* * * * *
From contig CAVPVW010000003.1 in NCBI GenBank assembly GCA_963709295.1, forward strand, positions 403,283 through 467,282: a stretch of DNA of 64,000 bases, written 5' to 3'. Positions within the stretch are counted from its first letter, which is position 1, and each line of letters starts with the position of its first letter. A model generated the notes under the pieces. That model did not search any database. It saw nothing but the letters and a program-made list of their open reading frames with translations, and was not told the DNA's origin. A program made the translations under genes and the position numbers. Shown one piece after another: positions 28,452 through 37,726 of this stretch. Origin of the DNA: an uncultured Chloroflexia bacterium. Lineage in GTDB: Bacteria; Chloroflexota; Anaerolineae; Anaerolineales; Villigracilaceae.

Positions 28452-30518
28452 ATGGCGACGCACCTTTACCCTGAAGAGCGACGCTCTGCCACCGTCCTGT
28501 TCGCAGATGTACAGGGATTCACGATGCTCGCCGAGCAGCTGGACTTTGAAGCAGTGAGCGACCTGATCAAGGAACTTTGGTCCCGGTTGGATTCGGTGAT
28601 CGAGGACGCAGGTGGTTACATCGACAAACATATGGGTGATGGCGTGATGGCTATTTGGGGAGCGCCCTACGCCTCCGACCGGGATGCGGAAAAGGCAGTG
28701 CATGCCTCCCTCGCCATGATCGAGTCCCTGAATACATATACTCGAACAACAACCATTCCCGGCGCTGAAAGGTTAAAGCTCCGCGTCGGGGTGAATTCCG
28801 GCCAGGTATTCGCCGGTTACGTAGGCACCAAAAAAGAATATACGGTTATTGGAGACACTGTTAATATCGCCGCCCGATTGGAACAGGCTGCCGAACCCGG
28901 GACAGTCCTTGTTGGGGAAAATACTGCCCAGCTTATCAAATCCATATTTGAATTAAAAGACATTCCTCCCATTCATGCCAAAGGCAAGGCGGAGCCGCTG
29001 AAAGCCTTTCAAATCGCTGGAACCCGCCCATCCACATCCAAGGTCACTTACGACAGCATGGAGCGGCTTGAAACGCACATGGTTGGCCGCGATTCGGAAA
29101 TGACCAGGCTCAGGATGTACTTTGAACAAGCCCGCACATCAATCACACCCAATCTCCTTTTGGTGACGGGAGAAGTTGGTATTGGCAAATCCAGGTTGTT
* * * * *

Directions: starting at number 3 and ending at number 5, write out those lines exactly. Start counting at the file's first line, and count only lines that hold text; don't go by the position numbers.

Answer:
28452 ATGGCGACGCACCTTTACCCTGAAGAGCGACGCTCTGCCACCGTCCTGT
28501 TCGCAGATGTACAGGGATTCACGATGCTCGCCGAGCAGCTGGACTTTGAAGCAGTGAGCGACCTGATCAAGGAACTTTGGTCCCGGTTGGATTCGGTGAT
28601 CGAGGACGCAGGTGGTTACATCGACAAACATATGGGTGATGGCGTGATGGCTATTTGGGGAGCGCCCTACGCCTCCGACCGGGATGCGGAAAAGGCAGTG